And my last statement, “I’m just saying that I cannot see where Scripture lets me off the hook to choose the One who draws me” you gave me an answer that has to let me off the hook: “All that the Father draws will come to him.” I can’t do anything about it. It’s settled. I have no option. I can’t refuse it or accept it. It is what it is. And, Brandon, that’s my point with that line of thinking.
I thank you for thoughtful replies. Please don’t read anger into my response. There is none, despite what Reformed Gadly believes. I’m just passionate about leaving to God the things that are God’s and not abdicating my responsibility in anything He requires of me.
“Please don’t read anger into my response. There is none, despite what Reformed Gadly believes.”
Are you *sure* you want to stand by those words?
Well, I’m pretty sure I want to stand by that statement. That is, unless you have some insight into my heart that I don’t have. If you do have that insight, I’d be glad to hear it. And I’ll write a forward in your next book.
I have one thing to point out from the first comment. The commenter quoted…
“If you give me only two options among, say 20, you have not given me freedom.”
Let’s look at Deuteronomy 30:19…
“I call heaven and earth to record this day against you, that I have set before you life and death, blessing and cursing. therefore choose life, that both thou and thy seed may live,” [from the Geneva Bible – 1599]
It looks like God is giving us 2 choices and not 20. You can count them if you want. There’s only 2… Life and death (blessing and cursing). So, is there a restriction on our freedom?
SMOK, that is an excellent point!
since you disdain Calvinists using ‘free’ when it comes to our decisions, would you then be content with the term ‘voluntary choice’? Voluntary is perhaps a more fitting antonym to coercion. It’s an Either Or situation. We either make our decisions on a voluntary basis – according to our will or we are coerced against our will to make decisions we have no natural inclination to make. If coercion is true I have a hard time believing God is just in condemning unbelievers to an eternity in hell. If we choose sin voluntarily we are indeed justly condemned.
I have never said that salvation can neither be rejected nor accepted. We by nature reject it. We by grace accept it. Why is it so important to you that our choices be completely free of God’s decree? What can possibly be gained by attributing a work of God to a work of the flesh? Why would we want to rob God of all the glory that is due him? We naturally want the glory, even if it is only a sliver. “It wasn’t all God! It was me too!”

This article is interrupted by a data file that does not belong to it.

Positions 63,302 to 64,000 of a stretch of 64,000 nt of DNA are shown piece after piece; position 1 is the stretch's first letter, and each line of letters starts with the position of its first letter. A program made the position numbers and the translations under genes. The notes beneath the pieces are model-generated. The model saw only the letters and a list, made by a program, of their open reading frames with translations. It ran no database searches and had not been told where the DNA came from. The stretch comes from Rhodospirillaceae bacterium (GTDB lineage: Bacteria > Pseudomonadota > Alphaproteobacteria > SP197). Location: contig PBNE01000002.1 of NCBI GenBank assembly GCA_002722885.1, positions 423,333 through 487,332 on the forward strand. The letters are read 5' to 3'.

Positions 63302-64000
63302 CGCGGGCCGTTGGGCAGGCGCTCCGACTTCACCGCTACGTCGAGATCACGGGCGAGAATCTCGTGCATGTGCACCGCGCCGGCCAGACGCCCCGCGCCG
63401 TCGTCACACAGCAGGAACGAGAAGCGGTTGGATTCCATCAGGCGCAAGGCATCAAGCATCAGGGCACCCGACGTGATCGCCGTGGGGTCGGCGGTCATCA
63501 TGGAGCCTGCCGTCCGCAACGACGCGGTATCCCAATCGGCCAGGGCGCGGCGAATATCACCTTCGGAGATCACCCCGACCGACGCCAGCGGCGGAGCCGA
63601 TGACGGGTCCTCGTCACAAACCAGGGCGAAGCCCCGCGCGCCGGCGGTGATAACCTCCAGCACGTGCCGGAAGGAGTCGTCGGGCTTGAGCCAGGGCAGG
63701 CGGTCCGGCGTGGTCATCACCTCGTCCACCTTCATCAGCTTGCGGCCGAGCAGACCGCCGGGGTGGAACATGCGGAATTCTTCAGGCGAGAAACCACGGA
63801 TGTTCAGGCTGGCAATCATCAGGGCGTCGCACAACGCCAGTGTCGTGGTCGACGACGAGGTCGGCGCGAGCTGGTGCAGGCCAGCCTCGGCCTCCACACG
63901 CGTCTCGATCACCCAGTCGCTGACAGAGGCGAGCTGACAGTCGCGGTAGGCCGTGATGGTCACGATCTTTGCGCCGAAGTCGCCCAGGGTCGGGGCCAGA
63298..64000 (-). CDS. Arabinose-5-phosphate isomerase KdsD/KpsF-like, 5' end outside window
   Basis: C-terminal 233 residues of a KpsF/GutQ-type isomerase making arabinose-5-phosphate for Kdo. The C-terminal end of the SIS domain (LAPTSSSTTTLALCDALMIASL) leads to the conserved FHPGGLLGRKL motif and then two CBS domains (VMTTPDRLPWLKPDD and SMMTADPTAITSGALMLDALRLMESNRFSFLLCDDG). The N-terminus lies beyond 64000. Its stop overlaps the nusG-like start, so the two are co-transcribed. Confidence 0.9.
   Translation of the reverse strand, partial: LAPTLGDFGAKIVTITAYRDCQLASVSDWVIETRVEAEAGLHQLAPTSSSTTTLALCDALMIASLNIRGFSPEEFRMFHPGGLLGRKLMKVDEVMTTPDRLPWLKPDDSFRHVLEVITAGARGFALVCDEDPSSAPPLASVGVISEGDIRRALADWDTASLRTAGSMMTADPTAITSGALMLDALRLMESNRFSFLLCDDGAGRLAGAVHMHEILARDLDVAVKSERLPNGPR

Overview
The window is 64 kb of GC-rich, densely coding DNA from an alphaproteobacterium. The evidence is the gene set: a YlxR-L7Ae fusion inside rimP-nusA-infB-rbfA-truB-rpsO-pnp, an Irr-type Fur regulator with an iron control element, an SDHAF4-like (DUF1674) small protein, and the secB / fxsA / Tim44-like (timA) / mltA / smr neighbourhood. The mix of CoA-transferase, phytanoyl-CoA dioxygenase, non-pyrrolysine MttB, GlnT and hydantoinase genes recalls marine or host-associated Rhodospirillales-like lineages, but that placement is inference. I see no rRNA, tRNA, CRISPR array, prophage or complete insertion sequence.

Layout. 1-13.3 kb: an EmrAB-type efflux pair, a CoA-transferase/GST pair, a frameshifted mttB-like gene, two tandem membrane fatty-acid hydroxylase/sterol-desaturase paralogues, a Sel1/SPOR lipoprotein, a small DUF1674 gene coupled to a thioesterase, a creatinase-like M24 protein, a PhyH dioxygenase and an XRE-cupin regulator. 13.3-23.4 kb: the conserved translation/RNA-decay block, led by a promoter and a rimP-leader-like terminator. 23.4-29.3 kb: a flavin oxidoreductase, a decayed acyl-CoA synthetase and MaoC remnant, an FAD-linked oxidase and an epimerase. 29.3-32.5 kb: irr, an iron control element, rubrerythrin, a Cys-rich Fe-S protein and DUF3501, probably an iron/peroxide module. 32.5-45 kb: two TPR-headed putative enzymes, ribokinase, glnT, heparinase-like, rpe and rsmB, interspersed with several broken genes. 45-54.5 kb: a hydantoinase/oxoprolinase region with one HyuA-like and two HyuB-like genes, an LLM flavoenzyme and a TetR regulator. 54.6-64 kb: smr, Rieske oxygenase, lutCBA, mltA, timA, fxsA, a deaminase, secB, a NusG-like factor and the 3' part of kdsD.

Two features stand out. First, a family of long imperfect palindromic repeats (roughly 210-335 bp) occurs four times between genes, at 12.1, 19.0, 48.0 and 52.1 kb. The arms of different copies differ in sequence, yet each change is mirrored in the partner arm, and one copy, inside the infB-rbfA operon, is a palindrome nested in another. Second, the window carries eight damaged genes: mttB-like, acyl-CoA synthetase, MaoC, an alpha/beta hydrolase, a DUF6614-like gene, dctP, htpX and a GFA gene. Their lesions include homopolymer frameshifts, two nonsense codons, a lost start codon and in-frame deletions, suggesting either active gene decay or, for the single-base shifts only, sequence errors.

We need to steer clear of this kind of thinking.
I agree – excellent point. Not sure what I meant by the “2” or “20” point I made, but today it seems rather silly. So…good call.
But in the verse you quoted, we are given choice. As you said, it is truly freedom. But doesn’t that contradict the I of TULIP? If we can choose – really – not some contrived, “forced” choice that we are unaware of, how can grace be irresistible?
I’m in total agreement that we choose to sin – we have no one to blame for our condition. God would be fullly within his rights as sovereign and holy to condemn us all to hell. That’s what we deserve – with nobody to blame. You and I are in total agreement here (at least I think!).
Also, I want no glory for me for choosing Christ. I cannot see how my attitude toward my Savior robs him of what he is due. It was “all God” – he provided the means, the grace, the faith. I just humbly said “yes” to what he provided and promised. There’s not one iota of pride with me in that area (I’ve got enough areas of pride, sadly).
But, being the old broken record again, if I can’t choose Christ, I don’t have free choice or voluntary choice or anything else. It’s perfectly fine for you to believe in the I of TULIP, but don’t promote that AND free choice. You can’t get both!